United Nations Secretary-General Kofi Annan has urged Georgia and separatist leaders in Abkhazia to find the political will to end their dispute. Annan recommends that the UN observer mission in the area remain another six months to maintain calm and help promote a lasting peace settlement. UN correspondent Robert McMahon reports.
United Nations, 24 July 2000 (RFE/RL) -- UN Secretary-General Kofi Annan says the leaders of Georgia and its breakaway region of Abkhazia remain in a political stalemate, unwilling to engage in dialogue that can end their dispute.
Annan's report to the UN Security Council on Friday says that seven years after the UN observer mission was set up, the region it monitors between Abkhazia and the rest of Georgia is still a dangerous place. And he says there are clear signs that organized crime -- particularly smuggling -- is proliferating across the ceasefire line.
The Secretary-General's report recommends that the Security Council extend the mission of 102 military observers through the end of January next year to maintain relative calm in the area.
But Annan also called on the Georgian and Abkhaz sides to fully engage in negotiations.
The issue of most importance is Abkhazia's political status, but the two sides also need to discuss issues such as the return of 280,000 displaced persons, security, and economic rehabilitation.
Annan's report says a step in the right direction was the 11 July 2000 meeting of the Coordinating Council. At this session the two sides, plus representatives of the UN and CIS peacekeeping forces, signed a protocol on measures to prevent destabilization in southern Abkhazia. Among the measures was an agreement by the two sides to deploy no more than 600 troops and police on each side of the conflict region.
UN spokesman Fred Eckhard on Friday quoted Annan as saying this protocol needs to followed up with substantive political talks.
"The results of the coordinating council session held on the eleventh of July have opened the prospect for constructive engagement between the parties. Nevertheless, Annan stresses that for the long term, no serious progress can be achieved without the demonstration of substantial political will from both sides."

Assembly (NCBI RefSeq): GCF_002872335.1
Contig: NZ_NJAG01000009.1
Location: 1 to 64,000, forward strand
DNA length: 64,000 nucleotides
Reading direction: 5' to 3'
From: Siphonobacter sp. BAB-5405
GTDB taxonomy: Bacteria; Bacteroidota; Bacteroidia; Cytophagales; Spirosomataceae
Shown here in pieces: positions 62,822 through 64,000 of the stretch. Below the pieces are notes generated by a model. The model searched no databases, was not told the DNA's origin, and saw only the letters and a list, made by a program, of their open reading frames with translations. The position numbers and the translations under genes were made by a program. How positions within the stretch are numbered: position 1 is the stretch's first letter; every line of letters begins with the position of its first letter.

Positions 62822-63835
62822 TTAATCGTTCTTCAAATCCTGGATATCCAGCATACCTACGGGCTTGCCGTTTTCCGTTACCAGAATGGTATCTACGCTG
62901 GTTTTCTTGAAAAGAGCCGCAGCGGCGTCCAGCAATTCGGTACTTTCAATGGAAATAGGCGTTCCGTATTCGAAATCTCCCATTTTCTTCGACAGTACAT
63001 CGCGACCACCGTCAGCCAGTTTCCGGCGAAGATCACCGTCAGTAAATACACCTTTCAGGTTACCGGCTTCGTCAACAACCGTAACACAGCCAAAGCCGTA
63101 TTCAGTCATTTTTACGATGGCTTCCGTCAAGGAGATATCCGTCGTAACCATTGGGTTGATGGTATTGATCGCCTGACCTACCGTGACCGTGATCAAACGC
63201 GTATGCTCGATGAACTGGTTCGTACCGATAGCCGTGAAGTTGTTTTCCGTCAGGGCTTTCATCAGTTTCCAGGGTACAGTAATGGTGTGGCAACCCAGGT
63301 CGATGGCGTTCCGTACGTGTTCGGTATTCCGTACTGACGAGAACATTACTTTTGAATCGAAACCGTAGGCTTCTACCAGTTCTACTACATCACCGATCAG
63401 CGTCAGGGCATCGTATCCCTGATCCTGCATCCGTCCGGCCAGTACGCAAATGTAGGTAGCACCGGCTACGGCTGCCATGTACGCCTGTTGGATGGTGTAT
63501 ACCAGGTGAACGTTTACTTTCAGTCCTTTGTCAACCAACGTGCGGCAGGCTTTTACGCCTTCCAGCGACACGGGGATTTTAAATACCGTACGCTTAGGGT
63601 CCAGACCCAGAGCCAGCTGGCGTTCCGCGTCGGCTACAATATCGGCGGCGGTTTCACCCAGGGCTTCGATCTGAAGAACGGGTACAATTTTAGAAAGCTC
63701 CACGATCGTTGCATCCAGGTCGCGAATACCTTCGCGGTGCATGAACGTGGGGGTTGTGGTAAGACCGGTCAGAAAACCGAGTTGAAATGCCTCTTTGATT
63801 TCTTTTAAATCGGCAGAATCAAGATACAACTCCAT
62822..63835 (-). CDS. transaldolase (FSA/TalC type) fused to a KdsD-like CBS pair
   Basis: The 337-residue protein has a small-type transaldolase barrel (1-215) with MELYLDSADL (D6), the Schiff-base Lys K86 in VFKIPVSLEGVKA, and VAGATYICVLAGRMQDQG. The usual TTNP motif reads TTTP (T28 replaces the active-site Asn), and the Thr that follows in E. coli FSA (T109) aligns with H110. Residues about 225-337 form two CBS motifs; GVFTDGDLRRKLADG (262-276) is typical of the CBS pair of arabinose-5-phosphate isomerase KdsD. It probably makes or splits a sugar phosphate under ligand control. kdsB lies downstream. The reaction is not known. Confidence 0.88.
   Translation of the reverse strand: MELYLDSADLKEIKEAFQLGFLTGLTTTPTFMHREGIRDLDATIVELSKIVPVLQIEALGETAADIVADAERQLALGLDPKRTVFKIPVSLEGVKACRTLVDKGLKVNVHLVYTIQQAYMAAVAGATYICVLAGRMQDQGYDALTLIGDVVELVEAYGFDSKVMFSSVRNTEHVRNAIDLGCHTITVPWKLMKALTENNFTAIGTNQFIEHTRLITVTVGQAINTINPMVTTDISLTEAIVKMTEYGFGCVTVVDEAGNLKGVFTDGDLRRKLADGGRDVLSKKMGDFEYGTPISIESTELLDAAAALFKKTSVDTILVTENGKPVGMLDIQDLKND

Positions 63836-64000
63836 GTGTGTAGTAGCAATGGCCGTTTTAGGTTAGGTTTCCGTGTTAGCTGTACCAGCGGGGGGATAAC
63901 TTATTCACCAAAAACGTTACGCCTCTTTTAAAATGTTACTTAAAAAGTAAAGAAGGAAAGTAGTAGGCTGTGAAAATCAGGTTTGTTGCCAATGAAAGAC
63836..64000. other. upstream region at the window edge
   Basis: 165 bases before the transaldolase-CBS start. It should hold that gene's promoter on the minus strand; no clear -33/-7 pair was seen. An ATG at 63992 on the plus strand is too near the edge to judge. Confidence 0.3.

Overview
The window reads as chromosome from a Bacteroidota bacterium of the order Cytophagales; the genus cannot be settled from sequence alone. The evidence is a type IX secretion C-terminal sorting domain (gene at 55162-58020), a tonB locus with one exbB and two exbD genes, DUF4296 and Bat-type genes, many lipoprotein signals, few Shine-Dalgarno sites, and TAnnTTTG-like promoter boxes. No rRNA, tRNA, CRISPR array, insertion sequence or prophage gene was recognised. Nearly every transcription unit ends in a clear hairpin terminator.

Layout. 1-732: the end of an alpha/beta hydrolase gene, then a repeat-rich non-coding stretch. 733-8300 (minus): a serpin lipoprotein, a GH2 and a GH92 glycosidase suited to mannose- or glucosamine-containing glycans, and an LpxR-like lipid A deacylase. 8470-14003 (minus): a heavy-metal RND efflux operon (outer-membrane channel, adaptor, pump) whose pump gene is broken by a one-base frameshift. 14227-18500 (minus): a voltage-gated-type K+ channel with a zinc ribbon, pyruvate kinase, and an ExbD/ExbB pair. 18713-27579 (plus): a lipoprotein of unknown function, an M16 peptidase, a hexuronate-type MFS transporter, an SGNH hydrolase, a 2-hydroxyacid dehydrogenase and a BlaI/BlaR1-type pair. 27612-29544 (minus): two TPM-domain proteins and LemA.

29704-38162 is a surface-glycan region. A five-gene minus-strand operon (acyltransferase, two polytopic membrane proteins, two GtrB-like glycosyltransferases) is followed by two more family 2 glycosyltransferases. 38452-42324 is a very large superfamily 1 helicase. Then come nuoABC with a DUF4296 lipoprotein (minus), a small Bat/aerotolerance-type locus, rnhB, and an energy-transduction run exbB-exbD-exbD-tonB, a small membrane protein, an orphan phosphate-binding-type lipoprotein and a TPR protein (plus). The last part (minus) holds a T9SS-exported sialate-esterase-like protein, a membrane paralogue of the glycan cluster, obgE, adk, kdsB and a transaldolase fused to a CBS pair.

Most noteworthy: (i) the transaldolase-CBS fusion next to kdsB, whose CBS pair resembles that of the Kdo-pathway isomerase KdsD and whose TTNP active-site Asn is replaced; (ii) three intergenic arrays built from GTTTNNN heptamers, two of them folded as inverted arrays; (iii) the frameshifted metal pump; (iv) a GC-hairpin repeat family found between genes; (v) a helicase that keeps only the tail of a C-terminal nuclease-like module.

The UN special representative for Georgia, Dieter Boden, will brief the Security Council next week on his efforts to prepare the way for a comprehensive political settlement. The Georgian government has said the best it can offer is the autonomy the Abkhazia already had before the civil war broke out in the early 1990s. The Abkhaz side rejects this.
UN humanitarian officials call this a "frozen conflict," leaving hundreds of thousands of internally displaced persons (IDPs) in a wretched state.
The UN humanitarian coordinator for Georgia, Marco Borsotti, addressed the issue at a conference on internally displaced persons at UN headquarters last week.
Borsotti said a group of UN agencies have launched a new initiative -- with the support of the Georgian government -- aimed at providing internally displaced Georgians with jobs and services provided to regular citizens. Seven years after fleeing their homes in Abkhazia, the needs of the IDPs have shifted from humanitarian assistance to development assistance.
Borsotti says the aim is to provide assistance such as job training and housing so that the displaced can move out of the shadow economy and dismal communal centers.
Borsotti told reporters Friday that the goal is to improve the lives of the IDPs by fully integrating them into Georgian society.
"They will be facilitated to participate in the same social structure and services that are provided to the rest of the population. Therefore, they will go the same schools, they will attend the same hospital and health system of the country."
The initiative, patterned after a similar approach for displaced people in Azerbaijan, is to cost more than one million dollars to start, and eventually add up to $100 million. Borsotti said the money is expected to come from loans, country donations and contributions from the private sector. He says the United States, Switzerland and the Netherlands have already pledged donations.
Borsotti says the benefits from such a program are numerous, including easing the stress on civilian populations living near the displaced. Borsotti says the change in status should also make the IDPs less of a pressing issue in political talks between the Georgian and Abkhaz sides.
"We will ease the tensions that at the moment are still really impeding progresses into the peace negotiations by reducing the pressure for immediate return."
Most important, he says, is that when the displaced are finally able to return home, they will have received assistance beyond relief assistance that will help them actively participate in the life of their country. Under the new initiative, the IDPs who get proper employment will be eligible to pay taxes for the first time.